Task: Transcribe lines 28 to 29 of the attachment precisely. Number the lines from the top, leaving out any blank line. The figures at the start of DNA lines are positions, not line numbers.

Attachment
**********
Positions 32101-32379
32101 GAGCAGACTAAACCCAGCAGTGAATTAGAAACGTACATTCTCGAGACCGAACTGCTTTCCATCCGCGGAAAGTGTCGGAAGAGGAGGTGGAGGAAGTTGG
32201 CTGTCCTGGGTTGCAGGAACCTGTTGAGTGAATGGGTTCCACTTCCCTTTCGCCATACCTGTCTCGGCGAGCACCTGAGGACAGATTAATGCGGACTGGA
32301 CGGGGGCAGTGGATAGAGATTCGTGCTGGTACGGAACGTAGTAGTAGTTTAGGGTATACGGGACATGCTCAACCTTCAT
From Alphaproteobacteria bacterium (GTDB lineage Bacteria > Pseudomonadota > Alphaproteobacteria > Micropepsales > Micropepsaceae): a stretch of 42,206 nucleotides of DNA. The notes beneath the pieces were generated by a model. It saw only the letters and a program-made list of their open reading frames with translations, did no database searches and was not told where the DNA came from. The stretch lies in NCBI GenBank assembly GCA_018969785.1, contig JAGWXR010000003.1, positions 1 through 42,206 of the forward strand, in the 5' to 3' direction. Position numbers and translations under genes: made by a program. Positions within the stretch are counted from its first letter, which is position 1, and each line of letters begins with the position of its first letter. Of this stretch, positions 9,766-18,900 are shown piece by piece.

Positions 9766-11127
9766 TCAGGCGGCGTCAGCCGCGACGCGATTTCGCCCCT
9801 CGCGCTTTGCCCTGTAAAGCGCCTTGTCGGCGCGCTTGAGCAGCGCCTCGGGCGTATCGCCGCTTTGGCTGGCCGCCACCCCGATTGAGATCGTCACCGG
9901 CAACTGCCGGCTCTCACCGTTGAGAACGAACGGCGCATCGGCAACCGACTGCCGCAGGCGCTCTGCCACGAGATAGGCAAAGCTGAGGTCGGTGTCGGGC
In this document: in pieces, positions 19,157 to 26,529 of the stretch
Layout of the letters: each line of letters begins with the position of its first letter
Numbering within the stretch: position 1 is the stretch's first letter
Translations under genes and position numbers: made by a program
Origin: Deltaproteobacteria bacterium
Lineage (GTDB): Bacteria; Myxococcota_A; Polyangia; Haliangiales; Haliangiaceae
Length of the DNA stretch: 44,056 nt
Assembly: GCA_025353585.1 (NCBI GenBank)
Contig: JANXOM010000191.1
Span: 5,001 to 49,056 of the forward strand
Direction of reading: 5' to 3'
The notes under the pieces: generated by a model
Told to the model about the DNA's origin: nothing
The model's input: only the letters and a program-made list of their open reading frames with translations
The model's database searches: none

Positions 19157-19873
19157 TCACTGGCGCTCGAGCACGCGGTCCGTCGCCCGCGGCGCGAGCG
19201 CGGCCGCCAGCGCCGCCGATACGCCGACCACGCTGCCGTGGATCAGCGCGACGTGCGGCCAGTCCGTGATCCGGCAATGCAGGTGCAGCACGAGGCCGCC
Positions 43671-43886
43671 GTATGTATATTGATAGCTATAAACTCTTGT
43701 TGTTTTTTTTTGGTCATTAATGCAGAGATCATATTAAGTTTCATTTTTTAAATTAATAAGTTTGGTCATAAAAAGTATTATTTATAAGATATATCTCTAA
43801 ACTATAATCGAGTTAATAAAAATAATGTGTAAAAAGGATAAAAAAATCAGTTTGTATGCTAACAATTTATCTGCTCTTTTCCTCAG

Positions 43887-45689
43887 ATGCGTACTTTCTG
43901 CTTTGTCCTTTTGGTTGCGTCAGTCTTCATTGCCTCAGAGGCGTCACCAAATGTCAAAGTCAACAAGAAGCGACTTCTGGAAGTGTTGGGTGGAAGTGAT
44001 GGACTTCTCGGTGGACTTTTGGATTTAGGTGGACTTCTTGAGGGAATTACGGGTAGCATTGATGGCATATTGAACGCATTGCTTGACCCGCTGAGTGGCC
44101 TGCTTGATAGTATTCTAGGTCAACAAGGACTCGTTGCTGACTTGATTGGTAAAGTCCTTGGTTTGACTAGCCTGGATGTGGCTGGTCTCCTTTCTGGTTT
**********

Positions 43671-43886
43671 GTATGTATATTGATAGCTATAAACTCTTGT